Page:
Jacques: If mocking COVID deaths is OK, what kind of country are we?
If you don’t know someone at this point who has gotten COVID-19, I would be shocked. Especially with this latest wave of the virus, infections are sky high, even among those who have done everything in their power to avoid it.
This reality hasn’t slowed the narrative that it’s ignorant Republicans who are flooding hospitals. And it hasn’t done much to stop the prevalent “holier-than-thou” attitude that those who are infected, including the hospitalized and dying, must have done something to deserve it.
The response is a symptom of the division and contempt that plagued the country long before COVID-19 came on the scene.
Yes, it’s frustrating to constantly hear how overwhelmed hospitals in Michigan (and elsewhere) are with those suffering from the virus, and the health workers on the frontlines must be beyond exhausted.
It would be easy to pin all the blame on those who have refused vaccines or not worn their masks or social distanced religiously, but what’s going on is more complicated than that.
While 44% of self-identified Trump Republicans said in a recent Detroit News-WDIV poll they refused to get the shots, only 38% of those in overwhelmingly Democratic Detroit have been fully vaccinated, far below the statewide average of 58%.
President Job Biden continues to call this a pandemic of the unvaccinated, even though vaccinated individuals are getting and spreading the virus. Quite a few are even ending up in the hospital.
Yet recent news reports and anecdotes on social media perpetuate the belief that those succumbing to the virus are second-class citizens who don’t deserve our sympathy or compassion.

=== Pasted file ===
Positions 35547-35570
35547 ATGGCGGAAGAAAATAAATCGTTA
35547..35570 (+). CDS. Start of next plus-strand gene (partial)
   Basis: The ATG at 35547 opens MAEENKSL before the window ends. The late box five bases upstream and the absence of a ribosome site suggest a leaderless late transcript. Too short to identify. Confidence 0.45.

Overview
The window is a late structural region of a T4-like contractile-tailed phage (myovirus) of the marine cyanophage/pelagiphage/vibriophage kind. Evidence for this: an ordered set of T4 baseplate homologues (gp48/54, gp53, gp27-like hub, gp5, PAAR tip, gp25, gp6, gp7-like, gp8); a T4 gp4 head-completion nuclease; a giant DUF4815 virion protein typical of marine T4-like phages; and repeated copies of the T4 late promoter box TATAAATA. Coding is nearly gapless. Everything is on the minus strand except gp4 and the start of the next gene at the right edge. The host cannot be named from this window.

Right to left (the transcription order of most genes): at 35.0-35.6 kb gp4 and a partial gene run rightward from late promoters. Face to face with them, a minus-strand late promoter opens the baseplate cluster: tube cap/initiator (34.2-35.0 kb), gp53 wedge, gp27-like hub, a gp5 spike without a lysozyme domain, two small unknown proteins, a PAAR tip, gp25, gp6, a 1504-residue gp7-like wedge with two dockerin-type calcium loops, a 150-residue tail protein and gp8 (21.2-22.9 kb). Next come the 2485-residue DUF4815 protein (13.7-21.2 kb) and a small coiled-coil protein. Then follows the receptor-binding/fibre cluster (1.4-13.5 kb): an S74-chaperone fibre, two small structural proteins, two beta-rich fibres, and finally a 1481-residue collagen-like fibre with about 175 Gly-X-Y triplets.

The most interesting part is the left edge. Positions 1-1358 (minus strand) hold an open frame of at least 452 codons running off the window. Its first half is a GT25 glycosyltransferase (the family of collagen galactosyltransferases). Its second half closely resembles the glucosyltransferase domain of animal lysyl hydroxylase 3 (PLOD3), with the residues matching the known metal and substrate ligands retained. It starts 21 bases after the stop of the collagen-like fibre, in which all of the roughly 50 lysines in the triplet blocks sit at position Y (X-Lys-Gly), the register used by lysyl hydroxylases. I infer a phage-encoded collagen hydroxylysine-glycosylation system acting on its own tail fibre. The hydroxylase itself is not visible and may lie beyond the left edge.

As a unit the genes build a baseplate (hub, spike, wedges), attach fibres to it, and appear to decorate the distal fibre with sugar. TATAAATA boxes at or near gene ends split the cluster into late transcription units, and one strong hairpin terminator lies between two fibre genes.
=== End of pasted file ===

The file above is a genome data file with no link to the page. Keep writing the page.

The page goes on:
Los Angeles Times columnist Michael Hiltzik recently wrote a piece titled, “Mocking anti-vaxxers' deaths is ghoulish, yes — but necessary.”
Hiltzik’s column centered on Kelly Ernby, a rising California Republican, who opposed vaccine mandates and then died of COVID.
He opines, “... mockery is not necessarily the wrong reaction to those who publicly mocked anti-COVID measures and encouraged others to follow suit, before they perished of the disease the dangers of which they belittled.”
This is an extreme view, but far from uncommon. Similar attitudes are making their way into hospitals and among health care workers, which is a scary prospect.
An NPR headline last week posited, “Are hospital workers running out of sympathy for unvaccinated COVID patients?”
In that story, Daniela Lamas, a pulmonary and critical-care physician at Brigham and Women's Hospital in Boston, discussed the “risk of compassion fatigue for the unvaccinated.”
Recent Michigan reports point to how those hospitalized with COVID are likely to be unvaccinated. Overall trends show that 88% of patients haven’t had the shot. But if you look at Beaumont Health, the state’s largest hospital system, 35% of virus patients are vaccinated. At the University of Michigan, those hospitalized are roughly 40% vaccinated.
Many who end up in the hospital and on ventilators also have comorbidities. Should our compassion take those factors into account? The Centers for Disease Control and Prevention has pointed out that underlying factors like obesity play a significant role in how severely someone is impacted by COVID.
Michigan is among the top 16 states for obesity, which may shed some light on the state’s latest surge.
“Having obesity may triple the risk of hospitalization due to a COVID-19 infection,” the CDC states.
Surely we shouldn’t shun those struggling with their weight.
Similarly, our reactions to those who have COVID shouldn't be based on whether an individual is a Republican or Democrat. It’s a sad day when mocking the end of a human life is deemed acceptable because of our ideological divides.